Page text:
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Former Lt. Gov. Duffy leads push to make tax cap permanent

It would help property owners and make sure New York "stays competitive" in the business world, said Duffy, who returned to his hometown in 2015 and now is CEO of the Greater Rochester Chamber of Commerce.

Then-Lt. Gov. Robert J. Duffy is seen in

Then-Lt. Gov. Robert J. Duffy is seen in 2011. Photo Credit: Danielle Silverman

Former Lt. Gov. Robert Duffy and a coalition of business groups ventured to the State Capitol on Tuesday to call on lawmakers to make the state’s 2 percent property tax cap permanent.

 The tax cap has saved property owners more than $20 billion since it was enacted in 2011 on a temporary basis, said Duffy, who was in office then as Gov. Andrew M. Cuomo’s first-term lieutenant governor. Instead of renewing the cap every few years, Duffy, echoing his former boss, said the state Legislature should remove the uncertainty.

It would help property owners and make sure New York “stays competitive” in the business world, said Duffy, who returned to his hometown in 2015 and now is CEO of the Greater Rochester Chamber of Commerce.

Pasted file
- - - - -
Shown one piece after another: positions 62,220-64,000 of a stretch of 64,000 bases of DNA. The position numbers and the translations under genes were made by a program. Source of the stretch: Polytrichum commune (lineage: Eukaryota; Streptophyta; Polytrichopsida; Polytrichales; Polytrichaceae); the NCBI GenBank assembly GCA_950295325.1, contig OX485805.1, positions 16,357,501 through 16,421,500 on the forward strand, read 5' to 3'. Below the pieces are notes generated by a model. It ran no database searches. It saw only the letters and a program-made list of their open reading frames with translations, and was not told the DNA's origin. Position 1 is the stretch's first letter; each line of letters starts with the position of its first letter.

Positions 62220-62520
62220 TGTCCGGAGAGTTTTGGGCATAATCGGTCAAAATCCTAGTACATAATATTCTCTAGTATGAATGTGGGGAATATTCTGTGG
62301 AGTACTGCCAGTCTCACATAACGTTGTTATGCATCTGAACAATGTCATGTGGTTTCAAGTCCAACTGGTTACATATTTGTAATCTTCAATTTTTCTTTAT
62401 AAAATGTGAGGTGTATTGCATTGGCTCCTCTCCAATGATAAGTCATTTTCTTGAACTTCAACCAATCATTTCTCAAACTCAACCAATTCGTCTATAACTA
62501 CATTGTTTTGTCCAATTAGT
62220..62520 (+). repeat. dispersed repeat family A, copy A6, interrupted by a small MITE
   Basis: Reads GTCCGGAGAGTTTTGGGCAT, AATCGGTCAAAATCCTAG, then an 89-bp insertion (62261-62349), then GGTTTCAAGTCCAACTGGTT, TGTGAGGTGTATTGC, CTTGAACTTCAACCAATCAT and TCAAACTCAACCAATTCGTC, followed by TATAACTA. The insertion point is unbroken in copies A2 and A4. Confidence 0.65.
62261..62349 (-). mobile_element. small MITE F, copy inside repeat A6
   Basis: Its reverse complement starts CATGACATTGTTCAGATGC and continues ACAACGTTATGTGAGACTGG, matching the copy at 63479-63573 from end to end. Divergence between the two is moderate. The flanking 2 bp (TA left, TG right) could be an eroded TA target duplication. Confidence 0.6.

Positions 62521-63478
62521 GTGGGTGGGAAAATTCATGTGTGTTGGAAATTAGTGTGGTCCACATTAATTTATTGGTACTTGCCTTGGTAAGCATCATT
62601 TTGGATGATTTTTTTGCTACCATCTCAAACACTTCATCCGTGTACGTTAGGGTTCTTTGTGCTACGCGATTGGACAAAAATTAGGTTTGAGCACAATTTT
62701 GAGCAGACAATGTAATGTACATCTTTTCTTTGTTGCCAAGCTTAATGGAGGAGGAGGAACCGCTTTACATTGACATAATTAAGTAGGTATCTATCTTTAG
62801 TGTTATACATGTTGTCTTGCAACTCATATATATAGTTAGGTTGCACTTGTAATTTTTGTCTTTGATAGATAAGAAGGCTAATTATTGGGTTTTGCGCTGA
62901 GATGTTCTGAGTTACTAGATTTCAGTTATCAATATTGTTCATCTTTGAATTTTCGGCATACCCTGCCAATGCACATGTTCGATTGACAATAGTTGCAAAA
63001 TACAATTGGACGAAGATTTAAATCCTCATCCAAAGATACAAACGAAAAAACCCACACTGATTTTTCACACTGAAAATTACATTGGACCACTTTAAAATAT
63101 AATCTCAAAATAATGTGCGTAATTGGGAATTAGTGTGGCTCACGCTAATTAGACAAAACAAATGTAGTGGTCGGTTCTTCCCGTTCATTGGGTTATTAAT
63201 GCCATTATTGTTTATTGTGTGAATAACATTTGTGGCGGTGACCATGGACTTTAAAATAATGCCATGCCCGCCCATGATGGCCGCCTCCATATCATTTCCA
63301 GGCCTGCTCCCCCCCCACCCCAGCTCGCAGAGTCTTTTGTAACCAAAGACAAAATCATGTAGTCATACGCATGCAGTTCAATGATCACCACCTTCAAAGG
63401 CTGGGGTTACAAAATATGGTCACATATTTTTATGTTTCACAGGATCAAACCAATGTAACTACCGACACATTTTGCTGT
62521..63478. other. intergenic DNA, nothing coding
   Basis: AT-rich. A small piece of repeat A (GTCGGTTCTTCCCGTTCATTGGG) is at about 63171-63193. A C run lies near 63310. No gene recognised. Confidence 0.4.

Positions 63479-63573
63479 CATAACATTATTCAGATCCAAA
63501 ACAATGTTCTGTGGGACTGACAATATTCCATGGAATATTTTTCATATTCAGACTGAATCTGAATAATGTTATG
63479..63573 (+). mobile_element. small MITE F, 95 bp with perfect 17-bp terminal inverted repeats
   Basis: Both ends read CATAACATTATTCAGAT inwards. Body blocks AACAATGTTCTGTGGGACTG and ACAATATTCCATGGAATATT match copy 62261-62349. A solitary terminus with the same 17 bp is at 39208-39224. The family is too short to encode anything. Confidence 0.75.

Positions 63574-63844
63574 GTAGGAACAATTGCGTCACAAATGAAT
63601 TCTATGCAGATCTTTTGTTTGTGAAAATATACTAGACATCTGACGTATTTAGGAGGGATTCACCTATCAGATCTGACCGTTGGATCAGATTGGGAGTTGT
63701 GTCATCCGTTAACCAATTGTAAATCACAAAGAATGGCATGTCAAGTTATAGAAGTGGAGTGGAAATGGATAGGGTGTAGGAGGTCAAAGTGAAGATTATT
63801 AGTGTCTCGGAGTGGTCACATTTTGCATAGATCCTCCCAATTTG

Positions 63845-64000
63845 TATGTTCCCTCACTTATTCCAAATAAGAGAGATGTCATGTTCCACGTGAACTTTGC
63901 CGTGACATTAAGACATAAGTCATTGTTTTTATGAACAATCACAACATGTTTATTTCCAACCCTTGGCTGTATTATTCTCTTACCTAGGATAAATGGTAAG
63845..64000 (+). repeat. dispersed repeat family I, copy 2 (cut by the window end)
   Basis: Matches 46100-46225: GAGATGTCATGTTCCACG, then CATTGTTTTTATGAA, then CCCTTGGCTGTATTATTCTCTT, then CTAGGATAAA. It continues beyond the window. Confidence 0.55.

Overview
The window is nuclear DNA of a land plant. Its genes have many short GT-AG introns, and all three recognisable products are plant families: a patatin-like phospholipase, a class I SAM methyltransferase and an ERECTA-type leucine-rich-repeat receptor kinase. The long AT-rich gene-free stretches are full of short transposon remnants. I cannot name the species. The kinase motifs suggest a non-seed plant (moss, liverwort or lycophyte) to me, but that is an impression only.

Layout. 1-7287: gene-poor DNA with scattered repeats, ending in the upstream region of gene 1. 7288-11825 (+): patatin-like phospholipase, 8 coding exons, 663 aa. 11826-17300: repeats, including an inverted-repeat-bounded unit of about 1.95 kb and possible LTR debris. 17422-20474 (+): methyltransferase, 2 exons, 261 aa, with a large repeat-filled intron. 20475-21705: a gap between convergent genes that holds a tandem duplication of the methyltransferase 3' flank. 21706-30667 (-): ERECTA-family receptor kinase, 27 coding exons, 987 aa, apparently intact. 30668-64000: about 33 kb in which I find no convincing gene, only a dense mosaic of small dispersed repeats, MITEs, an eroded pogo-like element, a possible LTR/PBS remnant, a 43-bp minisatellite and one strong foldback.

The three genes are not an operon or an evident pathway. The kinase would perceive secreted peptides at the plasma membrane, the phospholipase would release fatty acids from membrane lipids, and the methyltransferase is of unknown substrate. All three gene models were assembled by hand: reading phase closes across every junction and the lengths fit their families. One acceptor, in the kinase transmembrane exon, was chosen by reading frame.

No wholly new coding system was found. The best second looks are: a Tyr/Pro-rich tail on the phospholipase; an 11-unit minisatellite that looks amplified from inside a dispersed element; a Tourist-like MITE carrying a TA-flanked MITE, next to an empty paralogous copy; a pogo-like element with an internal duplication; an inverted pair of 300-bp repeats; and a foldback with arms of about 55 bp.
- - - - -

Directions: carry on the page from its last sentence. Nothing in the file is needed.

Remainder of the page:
The cap isn’t a hard limit on spending increases. Rather, it mandates that any school district or local government board seeking to raise taxes more than 2 percent or the annual rate of inflation (whichever is less) must attain a 60 percent “supermajority” vote to do so. Schools and local governments largely have adhered to the cap since its implementation.

“Two percent growth is not a cut. It mirrors the average wage growth,” Duffy said, noting that, prior to the cap, school budgets were growing at  about 6 percent a year, a rate he called unsustainable.

The Democratic-led state Senate already has approved a bill to make the cap permanent. The Assembly, also controlled by Democrats, has said it’s weighing the idea, but has indicated the  matter is tied to the renewal of New York City rent-control laws, which expire this year.

Some education groups and teachers’ unions have opposed the cap, saying it has especially hurt poorer school districts and triggered program reductions.

 Duffy was joined by the Long Island Association, the state Business Council, the Business Council of Westchester County and several Republican Assembly members.

 Without the cap, homeowners faced being “taxed right outta here,” said Assemb. Joseph DeStefano (R-Medford).

 “The property-tax cap is working,” added LIA CEO Kevin Law.

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